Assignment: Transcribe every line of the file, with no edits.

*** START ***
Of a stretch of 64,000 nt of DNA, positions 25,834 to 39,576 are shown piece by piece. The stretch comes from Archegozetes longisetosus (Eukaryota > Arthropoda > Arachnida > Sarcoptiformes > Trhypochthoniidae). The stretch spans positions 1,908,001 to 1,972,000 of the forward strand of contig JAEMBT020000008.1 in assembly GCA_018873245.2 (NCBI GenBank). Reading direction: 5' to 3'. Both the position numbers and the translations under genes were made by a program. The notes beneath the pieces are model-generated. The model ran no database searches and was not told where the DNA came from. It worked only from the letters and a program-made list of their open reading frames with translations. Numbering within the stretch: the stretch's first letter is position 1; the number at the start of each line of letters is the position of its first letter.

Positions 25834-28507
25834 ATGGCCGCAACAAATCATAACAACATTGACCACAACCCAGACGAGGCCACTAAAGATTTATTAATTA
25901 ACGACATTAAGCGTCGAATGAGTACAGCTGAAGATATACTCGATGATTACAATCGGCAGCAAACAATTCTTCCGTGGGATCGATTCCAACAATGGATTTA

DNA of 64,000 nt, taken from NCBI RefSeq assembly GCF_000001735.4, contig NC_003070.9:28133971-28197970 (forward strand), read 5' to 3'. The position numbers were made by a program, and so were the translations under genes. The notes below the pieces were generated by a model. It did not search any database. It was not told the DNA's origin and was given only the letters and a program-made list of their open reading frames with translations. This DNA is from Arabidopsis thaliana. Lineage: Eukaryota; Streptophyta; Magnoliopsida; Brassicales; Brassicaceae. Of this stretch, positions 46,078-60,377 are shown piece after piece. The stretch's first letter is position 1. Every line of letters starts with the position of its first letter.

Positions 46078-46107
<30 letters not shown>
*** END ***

Of a stretch of 64,000 nt of DNA, positions 25,834 to 39,576 are shown piece by piece. The stretch comes from Archegozetes longisetosus (Eukaryota > Arthropoda > Arachnida > Sarcoptiformes > Trhypochthoniidae). The stretch spans positions 1,908,001 to 1,972,000 of the forward strand of contig JAEMBT020000008.1 in assembly GCA_018873245.2 (NCBI GenBank). Reading direction: 5' to 3'. Both the position numbers and the translations under genes were made by a program. The notes beneath the pieces are model-generated. The model ran no database searches and was not told where the DNA came from. It worked only from the letters and a program-made list of their open reading frames with translations. Numbering within the stretch: the stretch's first letter is position 1; the number at the start of each line of letters is the position of its first letter.

Positions 25834-28507
25834 ATGGCCGCAACAAATCATAACAACATTGACCACAACCCAGACGAGGCCACTAAAGATTTATTAATTA
25901 ACGACATTAAGCGTCGAATGAGTACAGCTGAAGATATACTCGATGATTACAATCGGCAGCAAACAATTCTTCCGTGGGATCGATTCCAACAATGGATTTA

DNA of 64,000 nt, taken from NCBI RefSeq assembly GCF_000001735.4, contig NC_003070.9:28133971-28197970 (forward strand), read 5' to 3'. The position numbers were made by a program, and so were the translations under genes. The notes below the pieces were generated by a model. It did not search any database. It was not told the DNA's origin and was given only the letters and a program-made list of their open reading frames with translations. This DNA is from Arabidopsis thaliana. Lineage: Eukaryota; Streptophyta; Magnoliopsida; Brassicales; Brassicaceae. Of this stretch, positions 46,078-60,377 are shown piece after piece. The stretch's first letter is position 1. Every line of letters starts with the position of its first letter.

Positions 46078-46107
<30 letters not shown>